Flying Oriental Roller

Overall Impression: The Flying Oriental Roller is primarily an aerial performer and must be in flying condition in the show cage. The bird should feel compact, hard, tight feathered and should convey the impression of physical strength and stamina. The Flying Oriental Roller's personality is bold, showing complete confidence in its ability.

Head: The head should be oval shaped from the side and round when viewed from the front. Not flat on top. Aerodynamic without excessive frontal or back skull and of proper size to compliment the bird's body.

Eyes: Pearl (bull in whites are acceptable) with a small pupil, the eye should be positioned slightly forward with the ceres to be unobtrusive (thin) and flesh colored. The overall impression being intelligent and confident.

Beak: Medium long in length, strong at the base with the wattle of a fine texture but showing some substance. The width should be one third the length. Flesh colored (clear) beaks are preferred in all colors, a stained strip or tip on the upper mandible is permissible in blue series birds. Black, Blue (T-pattern, Checker, Bar and Barless).

Neck: Medium in length, rising evenly from the body, becoming thinner towards the throat, with the throat rising to an arch under the beak, with no dewlap.

Breast: The breast should feel solid in the hand and be of medium width, the feathers covering the wing butts, with a medium depth keel curving towards a tight vent.

Back: Short and flexible, wide at the shoulders sloping slightly towards the tail. The cushion as wide as the tail base and no oil gland.

Legs/Feet: The legs should be medium in length and bright red in color. The stance poised, ready for flight. The toe nails should match the color of the beak.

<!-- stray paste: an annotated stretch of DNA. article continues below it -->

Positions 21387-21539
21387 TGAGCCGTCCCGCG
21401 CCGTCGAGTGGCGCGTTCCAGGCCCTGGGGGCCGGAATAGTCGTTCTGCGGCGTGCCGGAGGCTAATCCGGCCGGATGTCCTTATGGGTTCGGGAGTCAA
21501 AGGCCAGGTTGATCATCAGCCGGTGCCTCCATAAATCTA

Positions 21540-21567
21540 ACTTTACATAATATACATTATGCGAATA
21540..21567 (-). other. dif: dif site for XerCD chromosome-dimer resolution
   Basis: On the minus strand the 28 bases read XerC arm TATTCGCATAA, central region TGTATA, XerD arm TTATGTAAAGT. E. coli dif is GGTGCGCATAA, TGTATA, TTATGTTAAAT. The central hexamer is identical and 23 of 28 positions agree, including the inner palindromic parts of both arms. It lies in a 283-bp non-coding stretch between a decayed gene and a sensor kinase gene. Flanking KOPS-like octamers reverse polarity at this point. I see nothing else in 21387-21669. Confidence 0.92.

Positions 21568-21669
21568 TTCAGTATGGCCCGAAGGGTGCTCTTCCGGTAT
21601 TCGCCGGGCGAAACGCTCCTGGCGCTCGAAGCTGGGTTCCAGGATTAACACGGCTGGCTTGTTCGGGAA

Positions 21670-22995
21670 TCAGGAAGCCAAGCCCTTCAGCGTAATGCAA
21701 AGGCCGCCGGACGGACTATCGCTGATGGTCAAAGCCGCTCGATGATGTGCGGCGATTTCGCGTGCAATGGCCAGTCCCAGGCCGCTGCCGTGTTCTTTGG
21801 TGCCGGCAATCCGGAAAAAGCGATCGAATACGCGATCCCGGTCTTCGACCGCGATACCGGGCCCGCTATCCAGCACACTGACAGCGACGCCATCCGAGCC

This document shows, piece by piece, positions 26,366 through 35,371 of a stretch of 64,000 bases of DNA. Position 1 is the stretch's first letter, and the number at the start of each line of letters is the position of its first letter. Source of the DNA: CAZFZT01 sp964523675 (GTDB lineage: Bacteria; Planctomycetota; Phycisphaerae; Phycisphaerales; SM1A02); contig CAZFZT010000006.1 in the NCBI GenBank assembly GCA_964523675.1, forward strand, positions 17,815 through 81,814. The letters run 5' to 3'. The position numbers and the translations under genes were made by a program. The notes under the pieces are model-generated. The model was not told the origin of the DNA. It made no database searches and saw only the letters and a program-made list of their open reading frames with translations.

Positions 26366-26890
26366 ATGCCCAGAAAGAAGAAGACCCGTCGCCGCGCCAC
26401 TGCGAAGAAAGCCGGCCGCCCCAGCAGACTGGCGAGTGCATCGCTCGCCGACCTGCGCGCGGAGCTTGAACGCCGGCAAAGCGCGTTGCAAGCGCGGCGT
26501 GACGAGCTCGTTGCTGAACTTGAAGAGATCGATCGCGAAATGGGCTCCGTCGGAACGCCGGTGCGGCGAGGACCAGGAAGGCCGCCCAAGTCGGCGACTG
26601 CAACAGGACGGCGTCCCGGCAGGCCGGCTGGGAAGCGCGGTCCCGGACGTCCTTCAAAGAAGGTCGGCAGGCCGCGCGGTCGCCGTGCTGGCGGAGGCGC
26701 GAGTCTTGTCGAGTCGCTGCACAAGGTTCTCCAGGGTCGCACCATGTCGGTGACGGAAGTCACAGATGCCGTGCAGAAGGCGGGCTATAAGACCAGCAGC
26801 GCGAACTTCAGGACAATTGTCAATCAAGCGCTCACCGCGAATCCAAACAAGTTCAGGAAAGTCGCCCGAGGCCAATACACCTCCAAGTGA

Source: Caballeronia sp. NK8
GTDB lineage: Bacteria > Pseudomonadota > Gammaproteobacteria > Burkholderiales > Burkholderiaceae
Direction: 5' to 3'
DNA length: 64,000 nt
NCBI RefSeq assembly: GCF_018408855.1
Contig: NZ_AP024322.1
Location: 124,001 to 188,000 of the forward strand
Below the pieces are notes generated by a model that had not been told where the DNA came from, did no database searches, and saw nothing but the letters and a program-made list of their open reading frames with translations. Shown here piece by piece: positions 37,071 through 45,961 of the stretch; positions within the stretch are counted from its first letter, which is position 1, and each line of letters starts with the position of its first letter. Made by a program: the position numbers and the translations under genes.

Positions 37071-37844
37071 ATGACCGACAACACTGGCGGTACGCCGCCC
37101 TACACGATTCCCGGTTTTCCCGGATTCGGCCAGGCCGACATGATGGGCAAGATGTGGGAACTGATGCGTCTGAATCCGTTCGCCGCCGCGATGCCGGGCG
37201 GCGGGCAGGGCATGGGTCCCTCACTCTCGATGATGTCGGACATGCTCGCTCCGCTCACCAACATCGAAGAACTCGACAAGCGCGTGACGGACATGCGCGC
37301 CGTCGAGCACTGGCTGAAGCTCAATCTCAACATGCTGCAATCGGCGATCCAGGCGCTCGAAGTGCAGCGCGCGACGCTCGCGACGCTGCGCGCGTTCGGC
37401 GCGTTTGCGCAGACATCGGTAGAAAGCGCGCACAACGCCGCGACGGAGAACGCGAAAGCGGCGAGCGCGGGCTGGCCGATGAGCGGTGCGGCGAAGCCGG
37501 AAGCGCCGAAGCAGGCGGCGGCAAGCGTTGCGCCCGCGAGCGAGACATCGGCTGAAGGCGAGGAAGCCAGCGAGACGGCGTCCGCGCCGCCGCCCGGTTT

Wings: Carried below the tail giving the appearance of being loosely closed. They should not touch the ground. The flights should be long and show a slight curve or sickle shape (slightly bowed) pointed at the tip. The secondaries should be strong, interlocking with the webs dragging against each other when spread apart, showing no gaps between the feathers.

Tail: The tail should be elevated slightly above the horizontal plane and be one half to three quarters of an inch longer than the flights. There should be 14 or more feathers in a single row tightly packed with a slight arch. Split or double feathers are allowed in the middle of the tail only. There should be no gap or fork in the middle of the tail. The tail may flare out from the cushion, but only slightly.

Body/Size: The bird should be slightly long in length, the cocks should be medium in size weighing twelve to fourteen ounces and the hens a little less.

Colors: All colors are acceptable, they should be as intense as possible. Almonds and Grizzles are to be considered as solid colored birds. Blue series, T-pattern, Checkers, Bars or Barless should be considered in the same class. The same for the Ash Red and Brown series. White patterned birds, if allowed, should be considered as AOC (Any Other Combination) and not eligible for Champion status. AOC would be any color and White (Baldhead, Badge, Beard, Whiteside, Saddle, Monk, Priest, Gazzie or any other known combination.)

Major Faults: Less than 14 tail feathers. Too many feathers in the tail can cause the tail to have a "fantail" or "scooped" look, this is a serious fault. More than a single row of tail feathers. Wings carried above the tail. Other than pearl eyes. Black beaks. Presence of an oil gland. Forked tail. Obvious out crosses. A bird that obviously can't fly.

Minor Faults: Crouching or slack poise. Long back. Crooked keel. Loose vent. Loose feathered. Feather lice or mite holes. Frightened or dumb looking. Dull color. Overly fuzzy bars or checks that lack definition. Black toe nails. Too much flare to the tail, too many feathers in the tail can cause the tail to have a "fantail" like appearance and that is a serious fault. Tail held too high. Out of condition.

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